Over vs Underdrafting

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I was reading an interesting article on Ars Arcanum today, which suggests that the strategy of 'Just Pick the Best Guild/Archetype/Color Combination' might be correct

puremtgo.com/articles/ars-arcanum-over-a...

The conclusion that the article draws is that under and over drafting of a particular archetype/guild/color combination doesn't have a large effect on the win rate of that archetype/guild/color combination. If this is correct, then it's mainly about figuring out which one is strongest, and agressively drafting it. I remember in AVR that I was often forced out of GU, only to lose to someone who stuck with GU in the finals. In RtR I found the same thing with Selensya, and in Gatecrash I find it with Orzhov. If I win the first two matches with a non-Orzhov guild, I inevitably face a tough matchup against a deck running Orzhov in the finals.

If this is correct, it doesn't seem like the other archetypes/guilds/color combinations have much chance at getting better, because the draft level of a particular archetype doesn't have a strong influence on win percentage. The person writing the article came to the conclusion that any changes in win rate based on popularity was attributable to the meta-game (frequency of matchups), not the average draft level of a particular color combination.
After last night, I can really get behind this. I drafted a great simic deck, couldn't really ask for better, 19 creatures curving to 5, loads of evolve, 2 pit fights, and the 2/4 mythic guy that buffs your creatures based on his power. The deck lost the two matches it was in (and got a bye), not really from mana flood / screw but from not drawing perfectly. Really it was quite hapless against my opponents with openings like crocanura - sage denizen and then topdecking "expire"ment one (that's how I think of him now) and cloudfin raptor. The creatures have the potential to outclass everything, that's how the deck wins, but I got unlucky. Probably if I had the chance to play it in, say, 6 more matches it might do better. But because of what I experienced, I don't really want to draft simic again, no matter how open it might be, because the deck is just relying on another tier of luck beyond the "dont draw too many or too few lands" tier of luck. I'm just not interested in winning from luck at this point - might as well just play "war". If I can get some playable cards passed to me then I will force orzhov or boros or dimir.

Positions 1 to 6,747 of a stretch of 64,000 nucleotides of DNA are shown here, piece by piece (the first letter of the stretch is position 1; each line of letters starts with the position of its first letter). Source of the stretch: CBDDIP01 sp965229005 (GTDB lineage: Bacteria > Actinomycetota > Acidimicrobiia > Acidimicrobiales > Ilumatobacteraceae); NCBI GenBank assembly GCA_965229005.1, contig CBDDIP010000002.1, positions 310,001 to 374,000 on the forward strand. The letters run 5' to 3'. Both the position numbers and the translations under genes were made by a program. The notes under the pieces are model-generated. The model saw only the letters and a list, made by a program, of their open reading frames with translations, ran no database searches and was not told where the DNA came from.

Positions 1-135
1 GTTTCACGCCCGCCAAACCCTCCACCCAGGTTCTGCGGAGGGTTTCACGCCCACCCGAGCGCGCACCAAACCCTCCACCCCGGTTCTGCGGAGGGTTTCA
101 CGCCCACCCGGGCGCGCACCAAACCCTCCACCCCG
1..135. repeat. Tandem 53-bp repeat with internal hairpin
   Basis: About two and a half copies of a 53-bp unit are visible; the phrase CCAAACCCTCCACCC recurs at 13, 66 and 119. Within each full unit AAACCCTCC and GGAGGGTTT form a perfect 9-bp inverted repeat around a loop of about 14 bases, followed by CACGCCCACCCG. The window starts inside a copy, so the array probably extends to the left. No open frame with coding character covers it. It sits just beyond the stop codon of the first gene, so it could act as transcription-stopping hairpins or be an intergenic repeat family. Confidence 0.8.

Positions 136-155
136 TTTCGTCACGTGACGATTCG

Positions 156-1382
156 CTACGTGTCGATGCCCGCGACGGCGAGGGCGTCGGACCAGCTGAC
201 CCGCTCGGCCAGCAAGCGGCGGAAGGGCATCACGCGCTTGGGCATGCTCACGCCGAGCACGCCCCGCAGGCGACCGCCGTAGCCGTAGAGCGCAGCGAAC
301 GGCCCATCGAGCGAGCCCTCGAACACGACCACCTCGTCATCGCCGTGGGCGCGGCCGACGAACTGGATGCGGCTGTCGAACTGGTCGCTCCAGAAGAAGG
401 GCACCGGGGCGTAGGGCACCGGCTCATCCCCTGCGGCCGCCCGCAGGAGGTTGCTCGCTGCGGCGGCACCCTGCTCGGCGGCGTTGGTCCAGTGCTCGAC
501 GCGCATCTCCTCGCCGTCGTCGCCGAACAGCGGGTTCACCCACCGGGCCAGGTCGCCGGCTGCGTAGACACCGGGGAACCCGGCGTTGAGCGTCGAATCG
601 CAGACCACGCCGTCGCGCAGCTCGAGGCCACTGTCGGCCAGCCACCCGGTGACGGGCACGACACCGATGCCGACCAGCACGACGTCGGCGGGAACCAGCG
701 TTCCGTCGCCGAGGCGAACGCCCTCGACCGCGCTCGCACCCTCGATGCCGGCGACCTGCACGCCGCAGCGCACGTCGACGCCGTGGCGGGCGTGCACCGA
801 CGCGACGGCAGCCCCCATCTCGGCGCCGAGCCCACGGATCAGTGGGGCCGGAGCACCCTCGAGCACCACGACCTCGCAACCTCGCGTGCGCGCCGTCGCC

After last night, I can really get behind this. I drafted a great simic deck, couldn't really ask for better, 19 creatures curving to 5, loads of evolve, 2 pit fights, and the 2/4 mythic guy that buffs your creatures based on his power. The deck lost the two matches it was in (and got a bye), not really from mana flood / screw but from not drawing perfectly. Really it was quite hapless against my opponents with openings like crocanura - sage denizen and then topdecking "expire"ment one (that's how I think of him now) and cloudfin raptor. The creatures have the potential to outclass everything, that's how the deck wins, but I got unlucky. Probably if I had the chance to play it in, say, 6 more matches it might do better. But because of what I experienced, I don't really want to draft simic again, no matter how open it might be, because the deck is just relying on another tier of luck beyond the "dont draw too many or too few lands" tier of luck. I'm just not interested in winning from luck at this point - might as well just play "war". If I can get some playable cards passed to me then I will force orzhov or boros or dimir.



Your deck sounds fine.  Don't get ROTy.  Sometimes you just run bad, even with a great deck.  That's why if you looked at Constructed DEs, one day the same player with the same deck could 4-0, and the next time 0-2 (matchups also plays a part).  You could have drafted an awesome Orzhov deck and had the same happen.
I tend to agree with you except I have to believe there is more to this game than just luck. I have to believe that making good draft, deckbuilding, and play decisions will result in more wins. Otherwise I need to quit now.